But the report is a rich source of data and some interesting trends emerged. For example the hoped for increase in funding from low- and middle-income countries did not materialise.
Perhaps more worrying, the report shows that funding for product development partnerships (PDPs) nose-dived by 20 per cent — or US$87.4 million — between 2011 and 2012.
After a spike in 2008 funding for PDPs has been steadily decreasing, with the most pronounced drop seen in 2012. Chart produced using Google Fusion Tables. Data source: G-FINDER report 2013.
This trend could be damaging to global health because PDPs are a big deal. In 2010 SciDev.Net reported that these groupings of public, private and philanthropic funders accounted for 140 drugs in the development pipeline. There have also been funds set up specifically to encourage PDPs because they are perceived as a useful way to spread the risks involved in drug research between different sectors; without them private companies would likely be less inclined to invest in neglected disease that have little viable market.
“PDPs have filled the pipeline, now we need to work together to bring those products to market.”
Anja Langenbucher, Gates Foundation
Much of the discussion at the report’s launch event in Westminster last week (11 December) focused on the decline in funding of these partnerships.
Nick Chapman, senior analyst at Policy Cures, the not-for-profit behind G-FINDER, said that there were complexities underlying the decline. For example, he said that some major grants to PDPs had been “front loaded” and so were naturally tailing off in value. In addition the WHO Special Programme for Research and Training in Tropical Diseases ceased its funding this year. It had previously provided US$30.6 million.
Even so “the trend is real” said Chapman. Over half of regular funders of PDPs froze or decreased their contributions between 2011 and 2012, the report shows.
But the reasons for this pattern weren’t clear though there was food for thought.
Too successful for their own good?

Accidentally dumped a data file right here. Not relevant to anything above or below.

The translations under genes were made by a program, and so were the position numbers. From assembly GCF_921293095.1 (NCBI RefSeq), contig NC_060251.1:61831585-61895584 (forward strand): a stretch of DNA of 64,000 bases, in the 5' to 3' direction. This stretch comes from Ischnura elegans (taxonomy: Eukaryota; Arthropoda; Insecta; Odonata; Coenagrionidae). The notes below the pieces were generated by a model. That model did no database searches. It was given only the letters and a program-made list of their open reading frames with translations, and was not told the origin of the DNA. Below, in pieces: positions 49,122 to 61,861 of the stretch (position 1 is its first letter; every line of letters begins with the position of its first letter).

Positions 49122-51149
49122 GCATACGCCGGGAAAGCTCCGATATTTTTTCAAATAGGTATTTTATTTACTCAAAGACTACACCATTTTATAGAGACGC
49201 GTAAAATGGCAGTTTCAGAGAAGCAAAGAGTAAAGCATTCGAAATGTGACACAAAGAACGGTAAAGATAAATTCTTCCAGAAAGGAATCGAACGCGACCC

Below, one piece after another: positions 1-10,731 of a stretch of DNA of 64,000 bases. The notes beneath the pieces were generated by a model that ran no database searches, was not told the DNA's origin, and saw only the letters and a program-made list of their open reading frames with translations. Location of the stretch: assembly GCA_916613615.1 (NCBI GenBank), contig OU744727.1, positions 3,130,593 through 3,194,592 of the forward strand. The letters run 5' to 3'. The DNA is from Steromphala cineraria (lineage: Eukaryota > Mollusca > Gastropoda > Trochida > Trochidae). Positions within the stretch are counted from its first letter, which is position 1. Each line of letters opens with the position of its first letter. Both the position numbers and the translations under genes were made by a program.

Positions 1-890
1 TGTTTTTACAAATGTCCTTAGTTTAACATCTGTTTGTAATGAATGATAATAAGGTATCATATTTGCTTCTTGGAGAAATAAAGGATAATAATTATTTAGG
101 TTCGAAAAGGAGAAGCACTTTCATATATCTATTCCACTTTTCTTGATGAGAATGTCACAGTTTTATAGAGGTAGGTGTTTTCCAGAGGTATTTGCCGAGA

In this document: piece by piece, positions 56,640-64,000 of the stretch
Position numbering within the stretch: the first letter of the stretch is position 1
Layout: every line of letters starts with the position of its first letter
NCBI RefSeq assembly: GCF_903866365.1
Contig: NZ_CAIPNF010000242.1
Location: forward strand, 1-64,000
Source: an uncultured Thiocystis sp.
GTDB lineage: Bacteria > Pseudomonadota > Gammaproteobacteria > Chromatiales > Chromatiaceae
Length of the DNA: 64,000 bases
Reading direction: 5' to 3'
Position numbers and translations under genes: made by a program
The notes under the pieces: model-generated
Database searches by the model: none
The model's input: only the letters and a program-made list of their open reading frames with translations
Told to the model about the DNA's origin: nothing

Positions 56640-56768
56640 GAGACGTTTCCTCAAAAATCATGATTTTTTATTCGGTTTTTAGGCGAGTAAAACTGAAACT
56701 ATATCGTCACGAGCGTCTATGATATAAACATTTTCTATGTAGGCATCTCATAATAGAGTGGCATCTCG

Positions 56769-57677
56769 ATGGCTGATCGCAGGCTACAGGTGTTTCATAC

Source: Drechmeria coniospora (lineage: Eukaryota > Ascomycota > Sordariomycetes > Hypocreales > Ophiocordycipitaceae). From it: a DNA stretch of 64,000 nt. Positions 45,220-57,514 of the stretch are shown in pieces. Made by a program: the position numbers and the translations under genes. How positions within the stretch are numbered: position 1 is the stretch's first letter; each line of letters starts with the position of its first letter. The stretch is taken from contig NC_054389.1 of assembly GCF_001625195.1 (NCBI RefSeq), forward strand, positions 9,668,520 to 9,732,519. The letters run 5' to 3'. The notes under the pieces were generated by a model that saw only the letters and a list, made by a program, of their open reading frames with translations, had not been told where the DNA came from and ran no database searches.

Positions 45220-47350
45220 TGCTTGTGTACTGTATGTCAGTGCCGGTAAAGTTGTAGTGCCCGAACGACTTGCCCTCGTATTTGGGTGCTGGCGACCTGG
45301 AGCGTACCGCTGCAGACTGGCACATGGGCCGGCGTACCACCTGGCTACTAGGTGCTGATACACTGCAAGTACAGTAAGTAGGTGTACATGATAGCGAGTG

Timothy Wells, chief scientific officer at Medicines for Malaria Venture, a PDP, said it was possible that the partnerships could be a victim of their own success. “The danger is that funders will tell you: ‘you’re doing a great job — we’ve seen your pipeline full of drugs — you obviously don’t need so much money’,” he said.
Yet Anja Langenbucher, deputy director of the Bill and Melinda Gates Foundation, summed up the meeting’s mood when she said that PDPs will actually need more funding as many of their drugs exit the research pipeline and reach the product development stages.
“Now is not the time for funders to back away from this approach,” she said. “PDPs have filled the pipeline, now we need to work together to bring those products to market.”
From the sublime to the ridiculous
Another possible contributor to the funding decline could be confusion about international public health goals.
When the millennium development goals were put forward “things were done almost in a darkened room, with next to no consultation,” said Jon Pender, vice president of government affairs at pharmaceutical giant GlaxoSmithKline. This meant concrete health goals were created in the early 2000s that funders could unite around.
But things have gone “from the sublime to the ridiculous” he said, with “just so much” consultation over the post-2015 goals possibly confusing funders about what they should fund to tie in with emerging international aims.
To complicate things further, Chapman noted that most of the funding slowdown for PDPs related to their core funding — for overheads such as energy — with specific research projects maintaining relatively better financing.
But Langenbucher sounded a positive note, saying that it were details such as this that would help funders work out how to do things better. G-FINDER is so valuable because it shows funders how to improve what they are doing, she said.
Link to full report